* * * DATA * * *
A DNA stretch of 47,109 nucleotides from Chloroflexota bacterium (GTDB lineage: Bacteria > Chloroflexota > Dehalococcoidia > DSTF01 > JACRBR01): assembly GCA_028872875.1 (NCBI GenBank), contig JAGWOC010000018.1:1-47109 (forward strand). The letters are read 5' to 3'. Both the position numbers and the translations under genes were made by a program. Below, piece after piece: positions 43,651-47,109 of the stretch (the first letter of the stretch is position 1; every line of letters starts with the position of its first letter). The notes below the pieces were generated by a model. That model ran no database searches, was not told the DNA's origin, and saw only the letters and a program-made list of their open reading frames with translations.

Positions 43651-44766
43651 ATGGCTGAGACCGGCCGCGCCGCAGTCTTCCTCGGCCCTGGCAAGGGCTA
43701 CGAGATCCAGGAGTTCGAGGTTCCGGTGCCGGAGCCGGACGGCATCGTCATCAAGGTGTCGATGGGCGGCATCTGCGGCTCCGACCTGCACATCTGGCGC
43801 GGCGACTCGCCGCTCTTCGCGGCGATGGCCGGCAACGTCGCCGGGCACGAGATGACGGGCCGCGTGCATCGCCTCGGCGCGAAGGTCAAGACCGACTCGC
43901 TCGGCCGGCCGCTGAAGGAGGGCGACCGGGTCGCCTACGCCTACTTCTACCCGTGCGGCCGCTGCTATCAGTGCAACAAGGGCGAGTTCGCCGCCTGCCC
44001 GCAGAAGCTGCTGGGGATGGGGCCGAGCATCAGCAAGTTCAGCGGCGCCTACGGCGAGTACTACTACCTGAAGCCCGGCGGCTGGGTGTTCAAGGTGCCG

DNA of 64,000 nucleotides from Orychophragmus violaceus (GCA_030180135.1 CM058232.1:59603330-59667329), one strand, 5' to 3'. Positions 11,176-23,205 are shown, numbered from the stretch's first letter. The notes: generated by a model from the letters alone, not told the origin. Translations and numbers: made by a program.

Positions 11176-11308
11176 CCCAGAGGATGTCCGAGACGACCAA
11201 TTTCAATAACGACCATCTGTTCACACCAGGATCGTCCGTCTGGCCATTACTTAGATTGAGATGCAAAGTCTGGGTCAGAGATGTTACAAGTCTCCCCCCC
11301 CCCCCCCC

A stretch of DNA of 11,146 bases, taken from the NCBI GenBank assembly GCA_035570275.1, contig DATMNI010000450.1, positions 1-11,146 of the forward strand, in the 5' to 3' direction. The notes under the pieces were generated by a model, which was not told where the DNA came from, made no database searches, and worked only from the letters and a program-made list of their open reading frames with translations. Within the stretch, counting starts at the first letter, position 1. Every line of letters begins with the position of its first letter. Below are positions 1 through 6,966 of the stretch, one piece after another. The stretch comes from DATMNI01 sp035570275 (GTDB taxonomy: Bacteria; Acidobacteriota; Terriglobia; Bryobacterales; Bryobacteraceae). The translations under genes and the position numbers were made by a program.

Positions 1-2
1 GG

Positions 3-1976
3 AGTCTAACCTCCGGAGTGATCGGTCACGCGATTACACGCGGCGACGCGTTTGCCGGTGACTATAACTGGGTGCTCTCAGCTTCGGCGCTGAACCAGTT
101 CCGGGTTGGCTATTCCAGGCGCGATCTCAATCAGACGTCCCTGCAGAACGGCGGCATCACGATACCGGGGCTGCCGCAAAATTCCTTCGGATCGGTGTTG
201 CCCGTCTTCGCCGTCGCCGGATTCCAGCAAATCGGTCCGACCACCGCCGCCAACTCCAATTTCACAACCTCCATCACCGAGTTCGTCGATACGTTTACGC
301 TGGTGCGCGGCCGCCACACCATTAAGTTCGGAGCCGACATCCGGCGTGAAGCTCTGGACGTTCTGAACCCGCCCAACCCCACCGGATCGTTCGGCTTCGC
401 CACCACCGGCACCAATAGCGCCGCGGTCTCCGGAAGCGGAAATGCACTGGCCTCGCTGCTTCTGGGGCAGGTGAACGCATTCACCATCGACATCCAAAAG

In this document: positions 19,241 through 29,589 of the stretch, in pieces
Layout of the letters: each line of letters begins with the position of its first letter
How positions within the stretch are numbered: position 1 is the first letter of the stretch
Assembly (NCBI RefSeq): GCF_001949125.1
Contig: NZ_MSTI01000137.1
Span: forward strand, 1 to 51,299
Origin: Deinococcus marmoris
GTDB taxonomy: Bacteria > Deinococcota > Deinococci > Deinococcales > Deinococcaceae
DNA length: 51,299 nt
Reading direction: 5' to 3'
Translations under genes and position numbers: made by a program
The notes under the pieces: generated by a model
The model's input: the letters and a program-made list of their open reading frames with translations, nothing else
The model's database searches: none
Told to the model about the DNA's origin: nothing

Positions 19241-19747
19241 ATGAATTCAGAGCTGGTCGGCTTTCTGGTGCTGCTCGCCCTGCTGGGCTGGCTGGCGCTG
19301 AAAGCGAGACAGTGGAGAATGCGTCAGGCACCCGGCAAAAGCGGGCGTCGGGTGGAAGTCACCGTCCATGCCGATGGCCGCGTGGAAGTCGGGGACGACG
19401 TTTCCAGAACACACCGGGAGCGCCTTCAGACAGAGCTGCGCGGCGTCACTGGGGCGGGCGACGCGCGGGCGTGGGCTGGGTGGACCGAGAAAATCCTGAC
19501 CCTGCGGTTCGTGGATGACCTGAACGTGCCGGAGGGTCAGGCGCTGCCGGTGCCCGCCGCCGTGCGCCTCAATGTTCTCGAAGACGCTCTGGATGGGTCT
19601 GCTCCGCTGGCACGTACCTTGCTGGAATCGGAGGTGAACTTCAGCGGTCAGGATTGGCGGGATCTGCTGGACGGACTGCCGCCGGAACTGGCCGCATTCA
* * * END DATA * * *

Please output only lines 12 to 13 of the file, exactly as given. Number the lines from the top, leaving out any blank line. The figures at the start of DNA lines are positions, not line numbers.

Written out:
11301 CCCCCCCC

A stretch of DNA of 11,146 bases, taken from the NCBI GenBank assembly GCA_035570275.1, contig DATMNI010000450.1, positions 1-11,146 of the forward strand, in the 5' to 3' direction. The notes under the pieces were generated by a model, which was not told where the DNA came from, made no database searches, and worked only from the letters and a program-made list of their open reading frames with translations. Within the stretch, counting starts at the first letter, position 1. Every line of letters begins with the position of its first letter. Below are positions 1 through 6,966 of the stretch, one piece after another. The stretch comes from DATMNI01 sp035570275 (GTDB taxonomy: Bacteria; Acidobacteriota; Terriglobia; Bryobacterales; Bryobacteraceae). The translations under genes and the position numbers were made by a program.